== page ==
June is traditionally dedicated to the Sacred Heart (presumably because the feast usually falls this month).
Here’s Karl Rahner on the topic (source, here):
The center of our hearts has to be God; the heart of the world has to be the heart of our hearts. He must send us his heart so that our hearts may be at rest. It has to be his heart. But it must not be the heart that embraces each and every thing in unfathomable unity. He must make us the center of our being a heart that is really the heart of the infinite God, and that nonetheless is a heart that is not everything, a heart that does not signify only one, a heart that is not only the ground of one. For the mortal fear over his ambiguous infinity and for the need of our hearts to depart from us, he has to let his heart become finite. He must let it become the unequivocality that is our life. He must let it enter into our narrow confines, so that it can be the center of our life without destroying the narrow house of our finitude, in which alone we can live and breathe.
And he has done it. And the name of his heart is: Jesus Christ! It is a finite heart, and yet it is the heart of God. When it loves us and thus becomes the center of our hearts, every need, every distress, every misery of our hearts is taken from us. For his heart is God’s heart, and yet it does not have the terrifying ambiguity of his infinity. Up from this heart and out of this heart human words have arisen, intimate words, words of the heart, words of God that have only one meaning, a meaning that gladdens and blesses.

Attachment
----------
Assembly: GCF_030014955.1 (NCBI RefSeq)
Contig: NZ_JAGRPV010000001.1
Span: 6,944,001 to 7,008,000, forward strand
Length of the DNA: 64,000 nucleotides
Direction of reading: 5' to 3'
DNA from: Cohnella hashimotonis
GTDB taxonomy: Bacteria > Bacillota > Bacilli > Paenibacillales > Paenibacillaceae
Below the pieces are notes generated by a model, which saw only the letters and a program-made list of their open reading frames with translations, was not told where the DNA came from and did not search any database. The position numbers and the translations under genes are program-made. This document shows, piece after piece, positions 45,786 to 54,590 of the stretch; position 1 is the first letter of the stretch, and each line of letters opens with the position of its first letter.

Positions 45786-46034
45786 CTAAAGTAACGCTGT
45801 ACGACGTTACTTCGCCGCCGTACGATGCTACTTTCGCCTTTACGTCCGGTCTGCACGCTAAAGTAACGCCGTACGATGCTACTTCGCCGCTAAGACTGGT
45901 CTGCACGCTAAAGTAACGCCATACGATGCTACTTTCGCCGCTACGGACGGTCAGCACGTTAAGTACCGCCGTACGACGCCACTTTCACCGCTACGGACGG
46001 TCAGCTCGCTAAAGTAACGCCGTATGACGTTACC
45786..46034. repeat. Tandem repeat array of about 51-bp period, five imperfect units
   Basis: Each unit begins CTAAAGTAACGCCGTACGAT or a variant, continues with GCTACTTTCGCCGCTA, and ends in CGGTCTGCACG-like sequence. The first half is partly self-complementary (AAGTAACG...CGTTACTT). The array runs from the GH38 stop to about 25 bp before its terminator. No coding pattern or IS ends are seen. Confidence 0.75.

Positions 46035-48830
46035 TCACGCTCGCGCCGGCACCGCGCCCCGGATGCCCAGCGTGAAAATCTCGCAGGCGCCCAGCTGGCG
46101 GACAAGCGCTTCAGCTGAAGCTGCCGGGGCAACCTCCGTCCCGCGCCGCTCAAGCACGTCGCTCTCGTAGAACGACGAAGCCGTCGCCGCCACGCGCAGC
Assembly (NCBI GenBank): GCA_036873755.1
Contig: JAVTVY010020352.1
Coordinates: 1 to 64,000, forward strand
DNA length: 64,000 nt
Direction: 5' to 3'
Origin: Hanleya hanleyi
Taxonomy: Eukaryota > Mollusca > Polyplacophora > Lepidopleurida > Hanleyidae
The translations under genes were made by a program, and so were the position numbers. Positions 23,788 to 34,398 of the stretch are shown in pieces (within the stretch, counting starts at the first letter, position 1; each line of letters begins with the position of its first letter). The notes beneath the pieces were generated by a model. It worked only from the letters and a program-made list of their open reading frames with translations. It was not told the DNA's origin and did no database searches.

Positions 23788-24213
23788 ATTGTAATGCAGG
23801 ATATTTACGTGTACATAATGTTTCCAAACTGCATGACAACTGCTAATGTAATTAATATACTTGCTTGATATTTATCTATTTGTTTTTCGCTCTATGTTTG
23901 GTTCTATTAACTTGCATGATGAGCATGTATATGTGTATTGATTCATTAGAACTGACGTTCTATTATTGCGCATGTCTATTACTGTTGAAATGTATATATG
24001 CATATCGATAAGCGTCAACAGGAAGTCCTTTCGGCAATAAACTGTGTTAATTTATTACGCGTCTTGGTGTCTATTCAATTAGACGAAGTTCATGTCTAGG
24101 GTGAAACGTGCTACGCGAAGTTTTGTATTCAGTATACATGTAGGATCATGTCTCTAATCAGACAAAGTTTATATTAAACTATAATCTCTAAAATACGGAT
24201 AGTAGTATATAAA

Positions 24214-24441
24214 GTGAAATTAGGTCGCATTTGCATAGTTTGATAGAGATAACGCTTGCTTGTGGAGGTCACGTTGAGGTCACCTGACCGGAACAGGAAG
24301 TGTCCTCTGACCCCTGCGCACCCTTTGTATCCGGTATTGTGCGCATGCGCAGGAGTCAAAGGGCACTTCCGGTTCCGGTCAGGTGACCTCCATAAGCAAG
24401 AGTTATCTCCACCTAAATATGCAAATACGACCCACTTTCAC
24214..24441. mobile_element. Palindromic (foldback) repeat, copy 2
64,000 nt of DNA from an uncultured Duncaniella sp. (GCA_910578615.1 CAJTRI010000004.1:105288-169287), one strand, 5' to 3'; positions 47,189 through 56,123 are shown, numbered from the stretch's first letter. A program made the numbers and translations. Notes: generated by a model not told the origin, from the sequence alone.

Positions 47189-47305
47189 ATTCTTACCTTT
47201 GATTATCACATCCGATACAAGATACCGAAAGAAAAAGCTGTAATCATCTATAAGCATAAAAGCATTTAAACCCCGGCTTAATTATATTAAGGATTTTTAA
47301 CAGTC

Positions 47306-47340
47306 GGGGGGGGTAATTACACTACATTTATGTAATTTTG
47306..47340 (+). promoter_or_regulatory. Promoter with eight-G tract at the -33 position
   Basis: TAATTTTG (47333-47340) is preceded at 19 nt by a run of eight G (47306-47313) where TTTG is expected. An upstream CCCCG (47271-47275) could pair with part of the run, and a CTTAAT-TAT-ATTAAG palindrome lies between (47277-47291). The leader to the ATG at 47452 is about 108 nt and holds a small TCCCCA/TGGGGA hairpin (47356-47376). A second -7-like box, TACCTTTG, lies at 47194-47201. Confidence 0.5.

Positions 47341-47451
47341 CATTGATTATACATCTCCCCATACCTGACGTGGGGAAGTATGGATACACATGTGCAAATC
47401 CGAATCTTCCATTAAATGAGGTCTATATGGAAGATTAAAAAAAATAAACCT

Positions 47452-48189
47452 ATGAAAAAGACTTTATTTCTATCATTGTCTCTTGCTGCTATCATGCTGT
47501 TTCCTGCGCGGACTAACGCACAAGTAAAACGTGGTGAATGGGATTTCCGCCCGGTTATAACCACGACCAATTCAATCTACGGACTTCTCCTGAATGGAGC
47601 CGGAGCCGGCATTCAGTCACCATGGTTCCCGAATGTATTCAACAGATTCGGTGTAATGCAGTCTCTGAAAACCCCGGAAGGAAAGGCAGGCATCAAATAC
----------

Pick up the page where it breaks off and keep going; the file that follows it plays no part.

This captures wonderfully the key theme of the devotion: in Jesus, divine love takes human form, and is expressed in a human way.
The devotion’s modern flourishing began in 17th century France, in a context where Janseinism, with its pessimistic and stern picture of God’s relationship to humanity, was rife. Against the Janseinist picture of a totally corrupt humanity trembling before a capricious deity, the Sacred Heart speaks of tenderness and compassion. However naff some of the imagery and popular piety that has developed in subsequent years (I had a friend who described it as ‘the cult of the glowing strawberry’), that message is very necessary in a context in which a frightened response to secularism leads far too many Catholics into stringency, rigorism, and reaction.